In the ACT at least, there are two components to the rates – the unimproved land value, and the multiplier. Basically, government needs a certain amount of money to pay for services, so if the land value falls, the multiplier will rise to compensate.

      • drb1979MEMBER

        When Perth had many years of stagnant/slightly declining land values after 2011 council rates didnt decline – the councils raised the % rate they charge on land values.

        I was naïve to think local councils could do with a reduction in income!

    • two plus twoMEMBER

      Endlessly manipulated on the way up with subsidies, fig leaf regulation, fiscal and monetary policy all combining into this mountain of future hurt. Agree. Let it burn. Anything else would be to throw more good money after bad. Better to hang on to whatever bailout money there might be and it to truly rebuild from the quality green shoots after the purge.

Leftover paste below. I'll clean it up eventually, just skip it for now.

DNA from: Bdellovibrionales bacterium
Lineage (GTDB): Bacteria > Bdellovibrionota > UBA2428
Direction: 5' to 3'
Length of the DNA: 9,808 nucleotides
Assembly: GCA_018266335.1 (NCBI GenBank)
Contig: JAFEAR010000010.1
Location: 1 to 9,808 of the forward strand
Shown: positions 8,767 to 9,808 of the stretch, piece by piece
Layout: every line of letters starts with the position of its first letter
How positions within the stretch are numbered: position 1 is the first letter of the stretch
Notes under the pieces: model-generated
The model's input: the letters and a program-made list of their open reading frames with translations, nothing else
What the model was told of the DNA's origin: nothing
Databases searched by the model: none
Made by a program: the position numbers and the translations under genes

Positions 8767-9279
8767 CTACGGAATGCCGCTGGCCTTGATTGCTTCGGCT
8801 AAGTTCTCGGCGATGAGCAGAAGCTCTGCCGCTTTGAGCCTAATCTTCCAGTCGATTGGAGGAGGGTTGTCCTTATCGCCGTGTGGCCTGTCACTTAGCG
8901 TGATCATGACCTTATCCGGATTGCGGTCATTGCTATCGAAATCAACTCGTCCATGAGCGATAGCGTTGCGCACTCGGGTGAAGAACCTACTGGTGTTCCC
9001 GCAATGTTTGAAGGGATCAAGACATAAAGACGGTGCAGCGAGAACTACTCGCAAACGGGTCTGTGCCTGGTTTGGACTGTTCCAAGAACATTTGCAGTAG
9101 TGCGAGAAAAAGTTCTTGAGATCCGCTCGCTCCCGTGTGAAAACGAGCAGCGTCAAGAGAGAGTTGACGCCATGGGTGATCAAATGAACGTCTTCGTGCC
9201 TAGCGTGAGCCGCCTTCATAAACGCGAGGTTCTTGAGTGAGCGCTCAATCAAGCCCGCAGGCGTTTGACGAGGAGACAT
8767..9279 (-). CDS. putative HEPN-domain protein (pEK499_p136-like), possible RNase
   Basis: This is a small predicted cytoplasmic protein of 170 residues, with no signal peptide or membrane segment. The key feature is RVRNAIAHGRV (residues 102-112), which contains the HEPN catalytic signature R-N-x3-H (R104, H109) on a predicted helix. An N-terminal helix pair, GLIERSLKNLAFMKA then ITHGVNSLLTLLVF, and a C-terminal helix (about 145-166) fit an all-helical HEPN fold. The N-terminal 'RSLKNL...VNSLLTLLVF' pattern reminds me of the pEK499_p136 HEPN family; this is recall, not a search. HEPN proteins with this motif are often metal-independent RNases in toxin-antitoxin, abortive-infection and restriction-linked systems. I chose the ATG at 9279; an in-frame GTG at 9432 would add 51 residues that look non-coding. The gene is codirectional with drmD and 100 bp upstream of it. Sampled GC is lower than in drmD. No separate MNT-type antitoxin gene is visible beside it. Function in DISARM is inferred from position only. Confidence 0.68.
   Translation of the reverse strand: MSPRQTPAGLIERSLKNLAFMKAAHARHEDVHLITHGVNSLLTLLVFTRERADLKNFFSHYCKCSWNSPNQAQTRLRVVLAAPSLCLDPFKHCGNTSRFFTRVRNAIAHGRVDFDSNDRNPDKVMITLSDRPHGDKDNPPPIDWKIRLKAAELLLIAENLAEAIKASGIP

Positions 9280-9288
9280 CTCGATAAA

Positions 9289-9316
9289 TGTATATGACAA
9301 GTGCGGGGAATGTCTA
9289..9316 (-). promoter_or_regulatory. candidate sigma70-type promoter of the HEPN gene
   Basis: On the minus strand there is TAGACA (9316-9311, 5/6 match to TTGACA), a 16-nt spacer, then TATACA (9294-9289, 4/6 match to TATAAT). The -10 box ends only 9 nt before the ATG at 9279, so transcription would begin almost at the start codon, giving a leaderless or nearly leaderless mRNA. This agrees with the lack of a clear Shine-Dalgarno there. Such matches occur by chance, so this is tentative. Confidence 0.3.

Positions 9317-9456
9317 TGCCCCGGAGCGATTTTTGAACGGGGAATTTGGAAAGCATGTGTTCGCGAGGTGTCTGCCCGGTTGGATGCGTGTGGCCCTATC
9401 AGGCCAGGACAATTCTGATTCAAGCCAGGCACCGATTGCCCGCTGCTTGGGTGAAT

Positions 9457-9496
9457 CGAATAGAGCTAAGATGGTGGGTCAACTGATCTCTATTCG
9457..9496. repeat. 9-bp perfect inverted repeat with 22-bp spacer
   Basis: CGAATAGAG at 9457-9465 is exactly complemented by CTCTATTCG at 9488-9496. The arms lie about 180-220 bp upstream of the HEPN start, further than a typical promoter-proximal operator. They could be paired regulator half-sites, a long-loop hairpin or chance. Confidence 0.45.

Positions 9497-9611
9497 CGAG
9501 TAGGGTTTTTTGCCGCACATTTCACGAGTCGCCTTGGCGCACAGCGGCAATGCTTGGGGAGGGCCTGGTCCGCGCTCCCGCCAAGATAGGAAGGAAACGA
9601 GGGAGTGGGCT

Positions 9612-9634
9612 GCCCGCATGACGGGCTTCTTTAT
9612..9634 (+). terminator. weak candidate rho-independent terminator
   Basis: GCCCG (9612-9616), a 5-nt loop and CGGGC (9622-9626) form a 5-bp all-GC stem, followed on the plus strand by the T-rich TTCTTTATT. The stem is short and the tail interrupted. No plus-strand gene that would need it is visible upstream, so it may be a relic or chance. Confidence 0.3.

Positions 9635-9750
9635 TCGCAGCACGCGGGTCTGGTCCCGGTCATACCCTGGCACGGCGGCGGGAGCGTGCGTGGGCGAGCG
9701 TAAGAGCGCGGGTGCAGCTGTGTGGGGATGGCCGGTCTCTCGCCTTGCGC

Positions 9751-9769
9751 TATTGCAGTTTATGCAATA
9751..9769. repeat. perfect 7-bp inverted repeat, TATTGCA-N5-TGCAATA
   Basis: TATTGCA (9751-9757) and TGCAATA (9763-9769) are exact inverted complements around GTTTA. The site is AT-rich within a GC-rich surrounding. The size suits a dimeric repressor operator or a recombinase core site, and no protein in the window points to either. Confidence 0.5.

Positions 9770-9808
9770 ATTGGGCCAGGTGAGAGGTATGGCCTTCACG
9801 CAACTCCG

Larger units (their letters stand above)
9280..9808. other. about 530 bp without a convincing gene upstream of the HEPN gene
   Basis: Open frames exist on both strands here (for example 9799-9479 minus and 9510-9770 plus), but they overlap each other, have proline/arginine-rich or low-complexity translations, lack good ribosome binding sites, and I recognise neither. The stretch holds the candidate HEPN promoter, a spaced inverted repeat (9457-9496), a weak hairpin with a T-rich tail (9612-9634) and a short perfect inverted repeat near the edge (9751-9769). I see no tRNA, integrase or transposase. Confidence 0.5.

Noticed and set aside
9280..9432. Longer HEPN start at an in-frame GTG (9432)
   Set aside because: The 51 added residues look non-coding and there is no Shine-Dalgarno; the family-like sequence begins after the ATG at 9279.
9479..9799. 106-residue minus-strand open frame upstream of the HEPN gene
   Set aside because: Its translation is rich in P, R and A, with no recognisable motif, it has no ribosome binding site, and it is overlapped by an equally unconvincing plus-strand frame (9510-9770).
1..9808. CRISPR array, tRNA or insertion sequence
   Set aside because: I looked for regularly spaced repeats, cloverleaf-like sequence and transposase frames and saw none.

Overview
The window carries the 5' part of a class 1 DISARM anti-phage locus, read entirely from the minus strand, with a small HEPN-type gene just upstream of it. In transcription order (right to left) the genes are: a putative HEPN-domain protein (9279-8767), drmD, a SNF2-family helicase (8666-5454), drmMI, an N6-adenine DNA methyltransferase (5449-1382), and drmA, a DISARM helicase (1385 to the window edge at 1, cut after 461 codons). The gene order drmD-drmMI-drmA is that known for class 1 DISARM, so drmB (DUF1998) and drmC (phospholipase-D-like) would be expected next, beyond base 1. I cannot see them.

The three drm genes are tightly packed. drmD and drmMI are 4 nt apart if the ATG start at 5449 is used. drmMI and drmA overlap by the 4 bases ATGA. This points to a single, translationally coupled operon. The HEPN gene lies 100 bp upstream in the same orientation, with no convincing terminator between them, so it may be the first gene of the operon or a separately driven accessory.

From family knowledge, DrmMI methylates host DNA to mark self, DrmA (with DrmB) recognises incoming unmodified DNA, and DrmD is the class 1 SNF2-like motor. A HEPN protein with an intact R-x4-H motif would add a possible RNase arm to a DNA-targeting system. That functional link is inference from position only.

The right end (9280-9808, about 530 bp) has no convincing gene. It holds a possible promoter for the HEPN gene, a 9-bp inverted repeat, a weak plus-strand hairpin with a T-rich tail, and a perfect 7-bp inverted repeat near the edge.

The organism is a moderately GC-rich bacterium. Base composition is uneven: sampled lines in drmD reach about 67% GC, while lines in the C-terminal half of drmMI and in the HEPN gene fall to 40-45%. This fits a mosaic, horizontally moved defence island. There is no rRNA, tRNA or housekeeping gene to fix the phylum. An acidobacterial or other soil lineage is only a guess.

5. Another taxpayer bailout coming, but maybe Labor could put tariffs on commodity exports so they can cover these costs and balance the budget so they can be best economic managers.

    • Well spotted. These construction companies are scraping the bottom of the barrel. Built a few decks no wuckas well put you in charge of a 20 million job. The lack of experience in the industry is insane. None of the so called managers have any decision making nouse. It bloody hilarious, if I was an average punter I wouldn’t bother trying to build anything with lack of protections and plicks charging for services they don’t have the skills to provide. Here’s looking at you design managers and project manager s. The industry needs to move back to a fixed fee arrangement. Private certification does not work. Fees for construction professionals have been destroyed by competitive contracts all in contractors favour. I say eat sh1t and die to these kept on life support.